When writing shell scripts, you can use SQL*Plus as a mechanism for getting information from your database into shell script variables . You can do this in several ways. If you need to return a small numeric value, you can use the EXIT command. Example 11-35 uses the EXIT command to return a count of tables to a shell script variable.
Example 11-35. Returning a value through the EXIT command
#!/bin/bash sqlplus -s gennick/secret << EOF COLUMN tab_count NEW_VALUE table_count SELECT COUNT(*) tab_count FROM user_all_tables; EXIT table_count EOF let "tabcount = $?" echo You have $tabcount tables.
Passing data back through the EXIT command is of limited usefulness . The technique is good only for numeric values between 0 and 255 (on Unix/Linux systems), and it precludes access to success or failure status.
Another approach to placing a value into a shell script variable is to write a value to a file and use the Unix cat command to place the contents of that file into a variable. Examples Example 11-36 and Example 11-37 show two different variations on this theme.
Example 11-36. Redirecting standard output to a file
#!/bin/bash sqlplus -s gennick/secret > tabs << EOF SET SERVEROUTPUT ON SET FEEDBACK OFF DECLARE tab_count NUMBER; BEGIN SELECT COUNT(*) INTO tab_count FROM user_all_tables; DBMS_OUTPUT.PUT_LINE(tab_count); END; / EXIT EOF tabcount=`cat tabs` echo You have $tabcount tables.
Example 11-37 redirects standard output to a file named tabs . To control the output better, the SQL statement to count tables is embedded into a PL/SQL script. A call to DBMS_OUTPUT.PUT_LINE writes the count to standard output, which in turn redirects to the tabs file. The SET SERVEROUTPUT ON command is critical here because it causes SQL*Plus to actually process output generated using the DBMS_OUTPUT package. SET FEEDBACK OFF prevents the message "PL/SQL procedure successfully completed." from being included in tabs . After SQL*Plus exits, the contents of tabs is placed into the shell variable tabcount .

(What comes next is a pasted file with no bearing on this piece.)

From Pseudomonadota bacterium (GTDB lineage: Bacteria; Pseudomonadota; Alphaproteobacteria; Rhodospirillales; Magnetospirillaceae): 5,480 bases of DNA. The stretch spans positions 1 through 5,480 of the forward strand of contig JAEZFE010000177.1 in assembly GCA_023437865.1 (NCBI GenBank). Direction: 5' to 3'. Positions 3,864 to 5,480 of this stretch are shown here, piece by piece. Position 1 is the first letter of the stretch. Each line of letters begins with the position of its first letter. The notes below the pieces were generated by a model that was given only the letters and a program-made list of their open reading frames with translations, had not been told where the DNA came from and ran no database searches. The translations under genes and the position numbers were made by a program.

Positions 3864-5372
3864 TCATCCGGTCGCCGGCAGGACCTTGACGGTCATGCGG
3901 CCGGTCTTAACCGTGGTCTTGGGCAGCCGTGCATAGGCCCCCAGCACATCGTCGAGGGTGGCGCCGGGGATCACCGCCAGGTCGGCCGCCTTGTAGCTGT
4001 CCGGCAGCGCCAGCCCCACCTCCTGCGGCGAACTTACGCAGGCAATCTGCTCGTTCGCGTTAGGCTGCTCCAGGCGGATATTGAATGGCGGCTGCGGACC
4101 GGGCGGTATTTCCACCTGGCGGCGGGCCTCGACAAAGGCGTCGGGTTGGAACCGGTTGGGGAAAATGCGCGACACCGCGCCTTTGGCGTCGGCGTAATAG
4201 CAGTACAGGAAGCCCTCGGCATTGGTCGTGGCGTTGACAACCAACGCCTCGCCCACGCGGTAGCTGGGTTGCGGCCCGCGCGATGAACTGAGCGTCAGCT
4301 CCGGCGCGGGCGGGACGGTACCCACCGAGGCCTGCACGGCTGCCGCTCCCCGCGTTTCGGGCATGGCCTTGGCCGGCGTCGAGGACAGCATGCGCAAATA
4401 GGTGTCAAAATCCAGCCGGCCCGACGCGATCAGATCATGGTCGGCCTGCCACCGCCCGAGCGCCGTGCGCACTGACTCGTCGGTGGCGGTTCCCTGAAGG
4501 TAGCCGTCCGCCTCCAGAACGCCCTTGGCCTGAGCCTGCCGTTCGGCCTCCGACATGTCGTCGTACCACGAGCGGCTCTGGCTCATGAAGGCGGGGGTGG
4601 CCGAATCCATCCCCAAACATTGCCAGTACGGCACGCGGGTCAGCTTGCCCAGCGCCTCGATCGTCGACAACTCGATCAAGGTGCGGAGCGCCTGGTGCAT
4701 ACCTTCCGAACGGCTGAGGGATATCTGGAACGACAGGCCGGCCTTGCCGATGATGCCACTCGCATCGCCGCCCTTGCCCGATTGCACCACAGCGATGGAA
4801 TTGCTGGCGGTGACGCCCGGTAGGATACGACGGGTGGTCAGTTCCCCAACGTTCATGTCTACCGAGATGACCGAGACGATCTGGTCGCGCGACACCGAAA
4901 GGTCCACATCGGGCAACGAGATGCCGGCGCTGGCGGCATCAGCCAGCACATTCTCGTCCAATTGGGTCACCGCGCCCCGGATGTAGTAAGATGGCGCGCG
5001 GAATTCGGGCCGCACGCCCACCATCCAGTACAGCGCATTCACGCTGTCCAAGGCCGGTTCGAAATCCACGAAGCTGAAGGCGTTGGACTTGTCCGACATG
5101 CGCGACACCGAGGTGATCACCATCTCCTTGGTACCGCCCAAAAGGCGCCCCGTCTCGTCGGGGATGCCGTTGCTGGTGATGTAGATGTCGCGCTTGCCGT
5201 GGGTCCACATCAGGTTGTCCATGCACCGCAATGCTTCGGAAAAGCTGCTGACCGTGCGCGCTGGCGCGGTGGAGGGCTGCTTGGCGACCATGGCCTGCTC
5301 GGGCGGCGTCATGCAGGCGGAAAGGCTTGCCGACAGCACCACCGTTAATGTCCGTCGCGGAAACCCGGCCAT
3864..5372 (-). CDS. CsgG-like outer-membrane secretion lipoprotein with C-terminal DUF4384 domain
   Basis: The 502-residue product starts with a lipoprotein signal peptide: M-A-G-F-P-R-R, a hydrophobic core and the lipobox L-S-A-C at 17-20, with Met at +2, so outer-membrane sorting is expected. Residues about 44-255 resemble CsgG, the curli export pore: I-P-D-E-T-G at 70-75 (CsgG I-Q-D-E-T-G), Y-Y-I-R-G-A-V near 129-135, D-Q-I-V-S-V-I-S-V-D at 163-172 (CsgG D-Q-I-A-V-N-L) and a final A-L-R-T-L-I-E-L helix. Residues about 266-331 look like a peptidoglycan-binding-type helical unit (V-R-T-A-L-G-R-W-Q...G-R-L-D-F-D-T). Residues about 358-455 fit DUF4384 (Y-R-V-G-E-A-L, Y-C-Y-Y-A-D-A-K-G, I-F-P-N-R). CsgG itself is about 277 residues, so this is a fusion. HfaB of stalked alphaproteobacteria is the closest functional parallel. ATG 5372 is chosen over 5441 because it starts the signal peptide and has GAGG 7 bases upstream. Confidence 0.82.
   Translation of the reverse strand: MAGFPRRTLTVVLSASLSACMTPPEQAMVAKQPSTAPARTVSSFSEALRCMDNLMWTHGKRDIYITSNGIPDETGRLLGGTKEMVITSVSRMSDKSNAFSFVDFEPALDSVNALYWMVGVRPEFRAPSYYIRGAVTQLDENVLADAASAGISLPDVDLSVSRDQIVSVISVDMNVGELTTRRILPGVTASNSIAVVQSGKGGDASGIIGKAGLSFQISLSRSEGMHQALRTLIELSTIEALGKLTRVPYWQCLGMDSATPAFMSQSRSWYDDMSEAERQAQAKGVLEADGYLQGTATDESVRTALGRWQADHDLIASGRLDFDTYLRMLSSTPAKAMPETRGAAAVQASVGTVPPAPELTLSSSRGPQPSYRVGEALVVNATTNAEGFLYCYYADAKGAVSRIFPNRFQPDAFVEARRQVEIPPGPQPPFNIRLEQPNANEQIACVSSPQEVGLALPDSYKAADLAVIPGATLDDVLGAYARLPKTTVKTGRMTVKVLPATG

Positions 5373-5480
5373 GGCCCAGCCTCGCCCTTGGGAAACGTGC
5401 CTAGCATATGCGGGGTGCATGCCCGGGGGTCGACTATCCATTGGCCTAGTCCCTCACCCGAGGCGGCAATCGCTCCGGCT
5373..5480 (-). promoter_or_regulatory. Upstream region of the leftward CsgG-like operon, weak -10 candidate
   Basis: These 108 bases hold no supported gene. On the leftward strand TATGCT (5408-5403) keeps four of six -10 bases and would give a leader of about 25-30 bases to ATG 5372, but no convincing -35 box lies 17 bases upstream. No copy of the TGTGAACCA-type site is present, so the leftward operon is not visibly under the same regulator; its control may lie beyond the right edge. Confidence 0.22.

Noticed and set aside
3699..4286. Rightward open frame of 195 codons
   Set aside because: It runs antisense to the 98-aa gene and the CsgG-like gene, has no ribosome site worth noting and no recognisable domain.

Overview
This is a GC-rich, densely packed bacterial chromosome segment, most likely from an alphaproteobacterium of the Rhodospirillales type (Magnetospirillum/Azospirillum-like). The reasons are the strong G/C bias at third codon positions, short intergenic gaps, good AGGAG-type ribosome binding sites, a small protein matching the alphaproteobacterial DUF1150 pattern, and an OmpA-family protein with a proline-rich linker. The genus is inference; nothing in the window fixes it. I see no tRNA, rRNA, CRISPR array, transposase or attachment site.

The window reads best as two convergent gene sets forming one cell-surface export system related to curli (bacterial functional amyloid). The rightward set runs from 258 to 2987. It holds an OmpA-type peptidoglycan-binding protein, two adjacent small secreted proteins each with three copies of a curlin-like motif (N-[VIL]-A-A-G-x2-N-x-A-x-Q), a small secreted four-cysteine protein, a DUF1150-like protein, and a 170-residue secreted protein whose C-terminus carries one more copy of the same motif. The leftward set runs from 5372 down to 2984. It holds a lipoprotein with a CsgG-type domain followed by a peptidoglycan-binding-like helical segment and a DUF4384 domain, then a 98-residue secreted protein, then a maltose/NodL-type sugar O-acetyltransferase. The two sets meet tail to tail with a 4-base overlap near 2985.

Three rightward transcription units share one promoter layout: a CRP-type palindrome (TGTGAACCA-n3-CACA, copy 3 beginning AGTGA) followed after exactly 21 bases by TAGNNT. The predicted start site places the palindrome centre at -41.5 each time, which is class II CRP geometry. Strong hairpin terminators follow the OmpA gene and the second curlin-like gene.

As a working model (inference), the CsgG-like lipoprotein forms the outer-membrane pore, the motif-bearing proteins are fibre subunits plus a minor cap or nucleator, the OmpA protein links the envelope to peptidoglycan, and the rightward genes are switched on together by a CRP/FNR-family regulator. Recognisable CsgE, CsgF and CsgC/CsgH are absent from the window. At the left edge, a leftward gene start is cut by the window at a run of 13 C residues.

Example 11-37. Spooling to a file
sqlplus -s gennick/secret << EOF SET PAGESIZE 0 SPOOL tabs SELECT COUNT(*) FROM user_all_tables; EXIT EOF tabcount=`cat tabs` echo You have $tabcount tables.
Example 11-37 functions on lines similar to Example 11-36. This time, rather than being redirected through standard output, the table count is spooled to the tabs file. SET PAGESIZE 0 ensures that tabs remains free of column headings, page headings, and the like. The remainder of the script is identical to Example 11-36.
Example 11-38 shows an approach that avoids the need to write anything to a file.
Example 11-38. Capturing standard output directly to a shell variable
#!/bin/bash tabcount=`sqlplus -s gennick/secret << EOF SET PAGESIZE 0 SELECT COUNT(*) FROM user_all_tables; EXIT EOF` echo You have $tabcount tables.
Example 11-38 treats the entire SQL*Plus session as if it were a file. The backticks ( ` ) enclosing the command cause all of SQL*Plus's standard output to be captured and placed into the tabcount shell variable. SET PAGESIZE 0 ensures that the only output to be captured is the table count.
The methods in Examples Example 11-36 through Example 11-38 are all good for getting database data into shell script variables. Don't get too fancy with any of these methods . They are all suited for scalar data. Unix and Linux shell script variables aren't designed to handle esoteric datatypes such as Oracle's object types, arrays, etc.
Oracle SQL*Plus: The Definitive Guide (Definitive Guides)
Authors: Jonathan Gennick
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